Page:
At an open-air flea market outside McAllen, Texas, near the Mexican border, shoppers can buy a goat and get their car windows tinted. Tables with handwritten signs touting Viagra are stocked with herbal remedies promising to burn fat and boost breast size. You can also find pills to end a pregnancy.
Bazaars like this have become home to a black market where women too poor to afford an abortion at a clinic or deterred by state mandates such as a 24-hour waiting period can buy drugs to induce a miscarriage on their own, a dozen area residents and doctors said in interviews.
Hundreds of miles north in Austin, the capital, lawmakers may inadvertently increase this illegal trade. Rules set to pass as soon as tomorrow might result in the closing of most, if not all, abortion facilities in the state. If the law -- promoted as a way to improve women’s health -- makes legal abortion unavailable in Texas, more women may turn to markets such as the one near McAllen and risk their lives.
“You’d be amazed at how many people, young people, are taking those pills,” said Erlinda Dasquez, a 29-year-old mother of four who has done so herself. “I probably know 12 to 20 people who have done this. My cousin just went to the flea market a few months ago.”
Women in the Lower Rio Grande Valley, along the southeastern border with Mexico, said it’s already harder for them to control their reproductive lives since the state cut funding for birth control in 2011.
In the past few years, health-care providers in the valley, one of the state and nation’s poorest regions, have seen an increasing number of women suffering from incomplete abortions and bleeding after taking drugs unsupervised, they said.
The pills, which are known by the brand name Cytotec and require a prescription in the U.S., are designed to prevent stomach ulcers. They can also induce abortion. Until recently, obtaining them meant a trip across the border to Mexican towns such as Nuevo Progreso, where pharmacies can legally sell them without a prescription.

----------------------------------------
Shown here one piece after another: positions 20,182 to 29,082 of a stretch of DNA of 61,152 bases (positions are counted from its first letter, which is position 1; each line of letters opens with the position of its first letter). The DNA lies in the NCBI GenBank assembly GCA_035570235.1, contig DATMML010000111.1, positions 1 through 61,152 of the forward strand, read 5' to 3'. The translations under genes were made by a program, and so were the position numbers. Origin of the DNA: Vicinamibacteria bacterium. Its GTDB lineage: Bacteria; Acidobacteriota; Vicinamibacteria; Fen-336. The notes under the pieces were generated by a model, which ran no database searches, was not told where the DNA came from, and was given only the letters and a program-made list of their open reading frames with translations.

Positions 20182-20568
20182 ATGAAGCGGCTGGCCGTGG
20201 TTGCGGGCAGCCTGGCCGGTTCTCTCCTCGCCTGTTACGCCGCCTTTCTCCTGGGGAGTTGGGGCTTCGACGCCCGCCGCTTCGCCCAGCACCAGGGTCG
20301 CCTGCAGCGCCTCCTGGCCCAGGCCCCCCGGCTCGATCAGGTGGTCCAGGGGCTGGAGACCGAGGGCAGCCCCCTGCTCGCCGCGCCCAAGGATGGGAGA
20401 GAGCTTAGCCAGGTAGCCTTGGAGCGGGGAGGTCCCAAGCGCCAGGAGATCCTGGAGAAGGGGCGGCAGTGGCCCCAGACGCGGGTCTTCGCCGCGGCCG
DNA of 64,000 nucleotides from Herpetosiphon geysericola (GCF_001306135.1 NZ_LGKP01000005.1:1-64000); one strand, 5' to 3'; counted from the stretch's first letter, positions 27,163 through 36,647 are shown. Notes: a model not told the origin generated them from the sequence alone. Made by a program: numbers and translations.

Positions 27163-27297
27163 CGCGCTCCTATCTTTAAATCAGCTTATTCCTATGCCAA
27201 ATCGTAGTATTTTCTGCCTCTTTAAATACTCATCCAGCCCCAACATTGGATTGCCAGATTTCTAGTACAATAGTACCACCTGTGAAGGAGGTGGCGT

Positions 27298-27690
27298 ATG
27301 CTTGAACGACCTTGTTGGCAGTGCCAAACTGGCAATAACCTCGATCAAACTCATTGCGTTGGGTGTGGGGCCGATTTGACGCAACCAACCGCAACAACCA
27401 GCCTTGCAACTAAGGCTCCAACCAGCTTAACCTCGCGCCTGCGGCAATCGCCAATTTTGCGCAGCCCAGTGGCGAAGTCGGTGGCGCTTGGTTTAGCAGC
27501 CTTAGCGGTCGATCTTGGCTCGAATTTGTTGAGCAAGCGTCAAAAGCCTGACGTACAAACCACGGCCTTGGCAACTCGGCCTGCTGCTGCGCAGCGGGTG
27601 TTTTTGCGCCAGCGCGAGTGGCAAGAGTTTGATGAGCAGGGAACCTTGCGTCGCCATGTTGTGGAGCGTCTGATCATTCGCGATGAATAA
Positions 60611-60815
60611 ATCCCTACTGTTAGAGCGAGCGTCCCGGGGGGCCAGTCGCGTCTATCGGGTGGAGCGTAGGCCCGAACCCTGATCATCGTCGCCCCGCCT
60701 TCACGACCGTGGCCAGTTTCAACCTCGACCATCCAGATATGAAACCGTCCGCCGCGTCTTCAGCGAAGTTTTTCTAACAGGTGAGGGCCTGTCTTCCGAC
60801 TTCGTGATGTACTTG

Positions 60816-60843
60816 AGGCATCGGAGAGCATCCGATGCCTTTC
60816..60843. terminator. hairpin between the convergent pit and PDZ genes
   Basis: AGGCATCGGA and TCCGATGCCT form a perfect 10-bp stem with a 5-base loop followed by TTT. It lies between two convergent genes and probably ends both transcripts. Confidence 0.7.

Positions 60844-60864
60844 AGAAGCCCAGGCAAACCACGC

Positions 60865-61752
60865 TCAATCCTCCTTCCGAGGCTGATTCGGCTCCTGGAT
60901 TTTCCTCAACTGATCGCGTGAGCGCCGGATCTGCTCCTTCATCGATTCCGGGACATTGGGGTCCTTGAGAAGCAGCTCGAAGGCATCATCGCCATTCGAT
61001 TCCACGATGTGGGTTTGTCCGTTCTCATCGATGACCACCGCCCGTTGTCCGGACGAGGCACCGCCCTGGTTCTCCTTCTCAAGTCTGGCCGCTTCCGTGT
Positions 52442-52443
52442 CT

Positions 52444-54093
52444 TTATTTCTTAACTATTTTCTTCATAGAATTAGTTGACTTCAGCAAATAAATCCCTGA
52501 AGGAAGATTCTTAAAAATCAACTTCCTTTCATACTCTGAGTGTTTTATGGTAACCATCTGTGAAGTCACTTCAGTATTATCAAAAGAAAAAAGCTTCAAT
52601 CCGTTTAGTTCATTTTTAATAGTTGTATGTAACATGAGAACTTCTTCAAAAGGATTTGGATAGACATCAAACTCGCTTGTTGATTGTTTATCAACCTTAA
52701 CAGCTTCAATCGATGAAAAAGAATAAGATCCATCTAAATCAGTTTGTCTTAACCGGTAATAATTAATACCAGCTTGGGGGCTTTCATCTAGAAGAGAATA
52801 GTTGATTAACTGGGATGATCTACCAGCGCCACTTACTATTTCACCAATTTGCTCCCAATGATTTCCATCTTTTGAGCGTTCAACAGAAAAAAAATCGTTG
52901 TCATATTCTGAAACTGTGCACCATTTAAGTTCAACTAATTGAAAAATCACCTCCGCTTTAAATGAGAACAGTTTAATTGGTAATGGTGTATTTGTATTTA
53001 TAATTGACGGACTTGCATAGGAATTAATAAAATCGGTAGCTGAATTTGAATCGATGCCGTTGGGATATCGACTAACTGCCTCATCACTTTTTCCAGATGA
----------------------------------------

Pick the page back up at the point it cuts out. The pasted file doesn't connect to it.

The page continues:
Underground imports have brought the trade stateside. Whether it’s the actual Pfizer Inc. medication or a generic, side effects include premature birth and uterine rupture. The drug isn’t typically on display at flea markets. All you need to do is ask, residents said.
Pfizer is working with law enforcement to support efforts to prevent illegal sale of the drug, said Chris Loder, a spokesman for the New York-based company.
When Dasquez needed the pills, they weren’t yet available at flea markets. Instead, on a September day in 2010 while her mother babysat, Dasquez got behind the wheel of her gold Chevrolet Malibu to go see a woman who’d smuggled the drugs across the border to sell out of her living room.
The woman handed Dasquez four octagonal pills in a clear plastic bag, she said. They cost $40. At the nearest legal provider, a pharmaceutical abortion costs $550.
Dasquez said she turned down another option: injections that the woman was offering to administer on the spot.
“I was scared, but I thought I didn’t have any other choice -- I had to do it whatever happens,” she said. “I told my mom so, if anything goes wrong, she could bring me to the hospital or get help.”
Texas became a flashpoint last month in the debate over abortion after Republican leaders championed a law to make the state the largest and most populous to mandate that clinics meet structural standards similar to those required of hospitals. It would also ban the procedure past 20 weeks of pregnancy. Abortion-rights advocates say it might force the state’s 42 providers to close by making compliance too expensive or logistically impossible.
Backers of the bill have described the proposal as a way to promote women’s health by improving the safety of clinics, as well as a tipping point in the fight to ensure all pregnancies are carried to term.
“This is a human-rights issue,” Republican Governor Rick Perry said in a June 27 speech to anti-abortion activists. “The ideal world, of course, is a world without abortion.”